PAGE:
A sense of futility and fear of the future keep recurring in one Hong Kong artist’s work
by Vivienne Chow
Tucked behind the bushes in an inconspicuous garden by Hong Kong’s harbor front is a white marble plaque resembling a tombstone. On closer inspection, the words “A Time Capsule of Some Day” are engraved on it.
“A time capsule is something very personal. Different people have different ideas of what to put in a time capsule as a reminder of the past,” says Morgan Wong, the Hong Kong artist behind the plaque.
Buried beneath the plaque is Wong’s time capsule, a glass tube filled with steel powder. Inspired by the Chinese idiom “to grind an iron bar down to a small needle,” which means persevering with a difficult task, he continues to grind down a massive steel bar everyday, and collects the powder to put into needle-shaped tubes like the one he buried.
Since 2016, Wong has made more than 200 variations of Time Needle, each containing powder collected from the steel bar. The project, he says, is a symbol of the struggles of Hong Kong people in the face of a multitude of challenges. The months-long Umbrella Movement protests of 2014, in which people occupied the streets calling for greater democracy, is one such struggle that comes to mind.Time Needle (A Time Capsule of Some Day) is the 34-year-old artist’s latest work, and is being displayed in the Harbour Arts Sculpture Park, an expansive exhibition of 21 public sculptures by a mix of international and Hong Kong artists on show until April 11. Other pieces being exhibited include a signature pumpkin installation by Yayoi Kusama, Antony Gormley‘s DAZE VI (2016), and Tracey Emin’s A Moment Without You (2017), a sculpture of birds perched on thin poles said to be the artist’s tribute to her late friend, Hong Kong tycoon and cultural icon David Tang. Wong’s work is also being displayed at a solo exhibition at this week’s Art Basel art fair in Hong Kong.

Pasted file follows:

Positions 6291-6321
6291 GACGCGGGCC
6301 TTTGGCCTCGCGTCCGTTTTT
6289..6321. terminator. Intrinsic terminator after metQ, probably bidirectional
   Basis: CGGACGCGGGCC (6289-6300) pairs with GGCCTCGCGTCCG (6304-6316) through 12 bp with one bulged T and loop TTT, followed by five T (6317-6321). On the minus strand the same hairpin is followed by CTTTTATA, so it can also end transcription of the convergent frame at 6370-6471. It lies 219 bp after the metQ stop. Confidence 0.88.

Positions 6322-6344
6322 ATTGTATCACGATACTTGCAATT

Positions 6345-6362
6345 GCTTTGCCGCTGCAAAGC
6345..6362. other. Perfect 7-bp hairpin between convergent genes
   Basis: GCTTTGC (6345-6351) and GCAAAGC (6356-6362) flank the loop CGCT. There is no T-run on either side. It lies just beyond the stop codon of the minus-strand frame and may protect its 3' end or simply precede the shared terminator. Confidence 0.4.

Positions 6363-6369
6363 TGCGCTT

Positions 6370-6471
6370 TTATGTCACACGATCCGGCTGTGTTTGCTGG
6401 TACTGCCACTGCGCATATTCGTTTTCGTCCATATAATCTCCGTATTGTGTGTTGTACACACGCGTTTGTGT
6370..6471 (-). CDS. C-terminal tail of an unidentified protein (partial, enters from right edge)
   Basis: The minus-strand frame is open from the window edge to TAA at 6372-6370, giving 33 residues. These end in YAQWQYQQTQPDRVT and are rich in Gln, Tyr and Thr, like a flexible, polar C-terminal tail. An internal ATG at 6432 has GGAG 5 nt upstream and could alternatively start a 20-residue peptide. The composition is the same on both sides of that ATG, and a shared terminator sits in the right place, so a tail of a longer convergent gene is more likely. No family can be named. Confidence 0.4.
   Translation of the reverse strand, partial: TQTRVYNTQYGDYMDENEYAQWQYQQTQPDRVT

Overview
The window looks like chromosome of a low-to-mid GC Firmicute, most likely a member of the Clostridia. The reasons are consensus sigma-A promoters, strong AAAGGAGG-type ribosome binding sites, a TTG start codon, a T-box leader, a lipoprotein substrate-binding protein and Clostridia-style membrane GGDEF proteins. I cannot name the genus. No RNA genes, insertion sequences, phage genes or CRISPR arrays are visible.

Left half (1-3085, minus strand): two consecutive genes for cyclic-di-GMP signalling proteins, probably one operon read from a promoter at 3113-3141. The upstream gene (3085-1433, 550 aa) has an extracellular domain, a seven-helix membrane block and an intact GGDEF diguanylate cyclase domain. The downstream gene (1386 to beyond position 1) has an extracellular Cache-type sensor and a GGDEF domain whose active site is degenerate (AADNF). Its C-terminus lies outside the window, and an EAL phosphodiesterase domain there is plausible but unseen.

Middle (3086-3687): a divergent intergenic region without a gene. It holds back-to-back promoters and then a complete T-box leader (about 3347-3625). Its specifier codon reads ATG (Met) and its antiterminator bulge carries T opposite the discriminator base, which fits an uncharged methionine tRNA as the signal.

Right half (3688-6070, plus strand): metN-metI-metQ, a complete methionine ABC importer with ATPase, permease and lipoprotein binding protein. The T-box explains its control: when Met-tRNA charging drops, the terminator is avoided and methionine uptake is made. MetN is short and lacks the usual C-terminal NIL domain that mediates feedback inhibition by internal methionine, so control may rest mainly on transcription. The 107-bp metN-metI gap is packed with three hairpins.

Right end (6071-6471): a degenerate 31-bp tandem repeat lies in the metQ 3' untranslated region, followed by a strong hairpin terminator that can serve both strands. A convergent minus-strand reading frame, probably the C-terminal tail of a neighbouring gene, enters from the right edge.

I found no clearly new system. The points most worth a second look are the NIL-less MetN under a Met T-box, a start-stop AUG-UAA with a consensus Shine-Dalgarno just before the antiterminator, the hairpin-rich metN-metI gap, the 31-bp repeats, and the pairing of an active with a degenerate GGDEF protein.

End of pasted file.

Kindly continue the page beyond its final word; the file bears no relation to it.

Contrary to the blockbuster pieces on show at the sculpture display, Wong’s piece is subtle, and far removed from the main exhibition ground.
Born in Hong Kong in 1984, Wong grew up in Tuen Mun, a satellite town that lies over an hour away from the city centre. For Wong, who was educated at an art school in London, time is an essential concept. He is inspired by the nature of time and the way that the past cannot be recovered, and his works are often produced through intensive, time-consuming manual labor. The time and effort he puts in, however, don’t always result in the most crowd-pleasing art pieces, and they certainly have yet to make Wong a superstar in the art world. In that sense, his art reflects a reality as futile as the one for Hong Kong people waging their long battles for democracy and freedom—it feels just as unattainable as grinding down a steel bar into a fine needle.